Otitis Media and Otitis Externa in Ferrets
Otitis media refers to an inflammation of the middle ear, while otitis externa refers to an inflammation of the external ear canal. Both of these terms are used to describe clinical symptoms and are not diseases in themselves. Otitis media and externa are rarely seen in ferrets, but typically occur in relation to ear mites or excessive ear cleaning.
Symptoms and Types
The most common symptoms of otitis externa and otitis media are pain, head shaking, scratching at the external ear flaps, and bad-smelling crust emanating from the ears. Although the presence of a red-brown or black crust is not detrimental in and of itself, the putrid smell may be an indication of a serious infection.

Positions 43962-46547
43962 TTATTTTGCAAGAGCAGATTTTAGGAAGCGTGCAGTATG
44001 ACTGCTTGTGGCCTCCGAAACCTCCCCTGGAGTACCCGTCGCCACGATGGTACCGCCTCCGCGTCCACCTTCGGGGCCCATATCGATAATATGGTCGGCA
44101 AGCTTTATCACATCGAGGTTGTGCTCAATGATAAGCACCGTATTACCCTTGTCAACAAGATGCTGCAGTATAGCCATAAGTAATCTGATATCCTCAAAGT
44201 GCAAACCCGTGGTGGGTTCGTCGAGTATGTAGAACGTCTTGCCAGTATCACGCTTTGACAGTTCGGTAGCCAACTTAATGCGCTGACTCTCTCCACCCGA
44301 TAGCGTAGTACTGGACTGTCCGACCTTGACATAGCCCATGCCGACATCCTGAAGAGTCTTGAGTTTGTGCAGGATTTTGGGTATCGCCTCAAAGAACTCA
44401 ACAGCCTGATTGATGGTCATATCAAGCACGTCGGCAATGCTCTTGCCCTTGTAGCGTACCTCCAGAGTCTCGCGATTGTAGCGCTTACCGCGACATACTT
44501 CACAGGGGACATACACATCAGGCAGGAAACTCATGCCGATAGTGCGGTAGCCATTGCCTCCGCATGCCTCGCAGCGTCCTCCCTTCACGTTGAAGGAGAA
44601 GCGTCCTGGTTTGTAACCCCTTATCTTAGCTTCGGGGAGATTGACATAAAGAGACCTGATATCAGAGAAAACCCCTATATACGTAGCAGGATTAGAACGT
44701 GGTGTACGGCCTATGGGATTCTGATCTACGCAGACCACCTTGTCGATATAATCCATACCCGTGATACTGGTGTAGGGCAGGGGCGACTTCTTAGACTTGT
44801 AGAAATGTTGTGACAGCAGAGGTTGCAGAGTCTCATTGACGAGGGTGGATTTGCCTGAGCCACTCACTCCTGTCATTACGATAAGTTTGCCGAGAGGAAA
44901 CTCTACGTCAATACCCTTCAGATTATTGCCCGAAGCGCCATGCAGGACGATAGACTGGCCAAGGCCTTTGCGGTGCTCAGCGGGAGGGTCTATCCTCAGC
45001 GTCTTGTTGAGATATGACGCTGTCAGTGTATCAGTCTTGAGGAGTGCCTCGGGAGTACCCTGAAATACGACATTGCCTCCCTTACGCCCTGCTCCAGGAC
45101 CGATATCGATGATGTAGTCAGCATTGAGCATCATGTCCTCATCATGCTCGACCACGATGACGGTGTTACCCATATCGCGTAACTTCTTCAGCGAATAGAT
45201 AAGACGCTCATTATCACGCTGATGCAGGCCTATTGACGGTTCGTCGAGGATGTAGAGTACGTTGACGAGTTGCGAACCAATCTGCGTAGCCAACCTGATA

Otitis externa is often a secondary symptom of some other underlying disease, such as mites. Otitis media, on the other hand, typically occurs when a membrane in the ear has been ruptured, usually due to an extension of otitis externa or overaggressive ear cleaning. Excessive moisture from frequent cleaning can also lead to infection. In some cases, a neoplasm (an abnormal cluster of cell growth more commonly known as tumor) may be the cause.
There are two primary diagnostic procedures that should be done in cases of middle and external ear inflammation. First, an examination of the ear canal should be done. Second, a microscopic examination of the aural exudate (the crusted discharge from the ears) should be completed to determine the types of bacteria or yeast that may causing the condition. Additional diagnostic procedures include X-rays of the middle ear, and a urine analysis which may indicate a primary underlying disease causing symptoms.